Blog Posts > Paid Family and Medical Leave Crucial to West Virginia Workers and Families
March 4, 2019

Paid Family and Medical Leave Crucial to West Virginia Workers and Families

West Virginia has a unique opportunity to lead the way in providing paid leave benefits to all workers. A bipartisan group of Senators has introduced SCR 41, which would instruct the legislature to study the costs, benefits, and implementation of creating a paid family and medical leave program in West Virginia. Although there is bipartisan support for such a proposal and President Trump called for paid family and medical leave in his State of the Union address earlier this year, only six states and the District of Columbia have implemented such programs. Still, there is no doubt that both lawmakers and public sentiment are very much in favor of paid leave, and West Virginia can be at the forefront of providing these important benefits.

The need for paid family leave for new moms and families is often at the top of any paid leave discussion and for good reason. Paid family leave is tied to reductions in infant and child mortality and has long-term health impacts for children, including reducing the risk of obesity and diabetes.

But paid medical leave is just as critical for workers and families. Guaranteed paid medical leave would allow workers to take time off to care for themselves or family members in times of serious illness. Right now, too many West Virginians are forced to choose between undergoing substance use treatment and keeping a job. A statewide paid medical leave policy would help provide economic security for working people who need time away from their jobs to seek or provide care related to drug use and dependence. Access to such a program could ultimately help prevent job loss or incarceration for people with drug use disorders.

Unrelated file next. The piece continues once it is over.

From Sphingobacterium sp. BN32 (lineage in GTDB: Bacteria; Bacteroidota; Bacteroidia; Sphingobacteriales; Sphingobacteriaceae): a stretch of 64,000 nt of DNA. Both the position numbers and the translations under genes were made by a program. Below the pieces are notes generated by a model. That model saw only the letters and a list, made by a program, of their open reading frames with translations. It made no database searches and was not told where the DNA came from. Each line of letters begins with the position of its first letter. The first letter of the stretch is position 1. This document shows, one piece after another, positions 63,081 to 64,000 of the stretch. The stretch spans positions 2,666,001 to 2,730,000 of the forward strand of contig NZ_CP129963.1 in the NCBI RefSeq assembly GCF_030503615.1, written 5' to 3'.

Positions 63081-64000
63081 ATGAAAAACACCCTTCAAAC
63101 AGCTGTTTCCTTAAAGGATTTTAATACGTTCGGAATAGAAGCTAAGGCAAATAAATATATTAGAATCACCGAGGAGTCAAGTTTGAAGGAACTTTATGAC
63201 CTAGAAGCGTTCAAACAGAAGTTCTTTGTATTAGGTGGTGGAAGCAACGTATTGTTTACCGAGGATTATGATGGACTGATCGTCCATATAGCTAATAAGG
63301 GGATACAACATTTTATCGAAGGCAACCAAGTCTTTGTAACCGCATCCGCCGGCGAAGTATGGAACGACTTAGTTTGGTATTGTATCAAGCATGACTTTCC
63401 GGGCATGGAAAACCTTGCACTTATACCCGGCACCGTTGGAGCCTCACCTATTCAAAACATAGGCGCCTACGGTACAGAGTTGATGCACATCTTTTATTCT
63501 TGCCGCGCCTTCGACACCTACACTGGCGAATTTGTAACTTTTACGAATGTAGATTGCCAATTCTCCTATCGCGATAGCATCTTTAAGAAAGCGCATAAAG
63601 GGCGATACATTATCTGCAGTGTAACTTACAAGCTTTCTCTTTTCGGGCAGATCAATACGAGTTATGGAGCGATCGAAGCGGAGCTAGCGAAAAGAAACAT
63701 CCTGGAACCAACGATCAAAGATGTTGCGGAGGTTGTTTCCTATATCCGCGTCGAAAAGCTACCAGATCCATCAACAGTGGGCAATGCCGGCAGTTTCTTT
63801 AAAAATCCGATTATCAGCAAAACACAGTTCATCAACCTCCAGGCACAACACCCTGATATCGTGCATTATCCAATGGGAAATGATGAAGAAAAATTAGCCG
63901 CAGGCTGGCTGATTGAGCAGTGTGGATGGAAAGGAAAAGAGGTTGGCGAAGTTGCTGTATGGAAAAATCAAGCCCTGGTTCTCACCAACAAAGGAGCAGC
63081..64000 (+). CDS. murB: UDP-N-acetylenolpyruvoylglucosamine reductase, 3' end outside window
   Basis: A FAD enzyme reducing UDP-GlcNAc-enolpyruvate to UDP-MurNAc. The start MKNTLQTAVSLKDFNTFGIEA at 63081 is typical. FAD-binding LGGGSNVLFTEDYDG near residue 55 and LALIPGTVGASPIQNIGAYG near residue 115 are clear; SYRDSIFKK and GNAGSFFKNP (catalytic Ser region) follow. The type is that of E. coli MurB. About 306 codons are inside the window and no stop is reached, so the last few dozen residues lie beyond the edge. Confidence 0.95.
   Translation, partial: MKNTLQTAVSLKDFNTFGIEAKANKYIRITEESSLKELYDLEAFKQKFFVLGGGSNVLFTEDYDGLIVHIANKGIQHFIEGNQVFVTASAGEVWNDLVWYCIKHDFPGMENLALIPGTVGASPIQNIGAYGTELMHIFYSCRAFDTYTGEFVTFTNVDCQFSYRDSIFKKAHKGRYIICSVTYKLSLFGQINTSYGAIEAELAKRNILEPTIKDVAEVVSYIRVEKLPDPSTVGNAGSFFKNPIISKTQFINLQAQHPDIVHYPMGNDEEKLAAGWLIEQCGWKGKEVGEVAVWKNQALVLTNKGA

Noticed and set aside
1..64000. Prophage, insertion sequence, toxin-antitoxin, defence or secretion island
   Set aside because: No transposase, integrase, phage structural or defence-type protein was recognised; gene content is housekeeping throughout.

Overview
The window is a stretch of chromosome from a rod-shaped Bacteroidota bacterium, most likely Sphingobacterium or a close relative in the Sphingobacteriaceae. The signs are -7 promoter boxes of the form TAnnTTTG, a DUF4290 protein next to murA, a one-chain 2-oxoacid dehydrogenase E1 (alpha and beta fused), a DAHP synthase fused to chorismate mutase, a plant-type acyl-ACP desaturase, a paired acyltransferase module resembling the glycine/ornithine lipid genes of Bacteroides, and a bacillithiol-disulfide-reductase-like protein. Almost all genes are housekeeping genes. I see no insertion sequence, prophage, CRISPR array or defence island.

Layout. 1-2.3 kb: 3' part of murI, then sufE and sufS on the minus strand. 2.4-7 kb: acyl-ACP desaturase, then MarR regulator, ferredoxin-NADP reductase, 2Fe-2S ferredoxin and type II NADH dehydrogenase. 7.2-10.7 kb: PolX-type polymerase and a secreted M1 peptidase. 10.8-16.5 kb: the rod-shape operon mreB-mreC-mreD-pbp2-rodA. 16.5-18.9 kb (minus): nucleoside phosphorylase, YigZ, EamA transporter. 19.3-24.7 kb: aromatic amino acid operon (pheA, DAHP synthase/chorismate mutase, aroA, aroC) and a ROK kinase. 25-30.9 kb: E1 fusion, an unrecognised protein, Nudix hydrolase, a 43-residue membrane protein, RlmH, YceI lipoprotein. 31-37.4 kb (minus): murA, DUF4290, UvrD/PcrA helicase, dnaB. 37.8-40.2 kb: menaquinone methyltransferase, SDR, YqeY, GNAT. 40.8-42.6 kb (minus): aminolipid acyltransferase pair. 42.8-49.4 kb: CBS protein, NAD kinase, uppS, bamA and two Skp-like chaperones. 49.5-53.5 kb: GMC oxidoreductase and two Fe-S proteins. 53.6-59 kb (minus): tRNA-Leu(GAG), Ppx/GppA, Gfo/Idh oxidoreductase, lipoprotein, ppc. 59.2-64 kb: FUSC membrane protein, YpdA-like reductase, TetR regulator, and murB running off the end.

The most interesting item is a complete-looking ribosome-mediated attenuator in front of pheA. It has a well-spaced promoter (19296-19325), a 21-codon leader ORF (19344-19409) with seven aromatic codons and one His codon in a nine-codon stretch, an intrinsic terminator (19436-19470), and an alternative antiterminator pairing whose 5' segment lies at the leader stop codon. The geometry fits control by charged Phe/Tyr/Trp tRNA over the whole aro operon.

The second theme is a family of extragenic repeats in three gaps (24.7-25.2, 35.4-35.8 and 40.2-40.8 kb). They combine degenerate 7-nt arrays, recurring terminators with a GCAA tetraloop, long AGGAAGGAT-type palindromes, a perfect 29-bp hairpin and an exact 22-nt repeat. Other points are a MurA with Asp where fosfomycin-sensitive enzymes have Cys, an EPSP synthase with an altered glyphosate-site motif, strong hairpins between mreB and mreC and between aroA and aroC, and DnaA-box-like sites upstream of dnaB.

Paid medical leave would also provide military service members, veterans, and their families with significant support. More than 40 percent of post 9/11 veterans have a service-connected disability, and more than 1.9 million veterans or service members relied on family caregiving support in 2013. A paid medical leave policy would ensure that those family members can take job-protected time off to care for their loved one.

Paid leave is a critical tool in overcoming health and economic disparities experienced by people of color. Disparities in access to other economic supports make it more difficult for families of color to absorb the financial shock of an extended family or medical need. Women of color face higher rates of maternal and infant mortality, and access to paid leave would improve these health outcomes.

Paid leave is an important protection for workers, employers, and our economy. It helps maintain workforce attachment, promotes economical use of health services, and hastens return to work. In a state with such low workforce participation, paid family and medical leave would ensure that individuals and families who currently have to choose between seeking medical care and keeping a job would no longer have to make that difficult choice.

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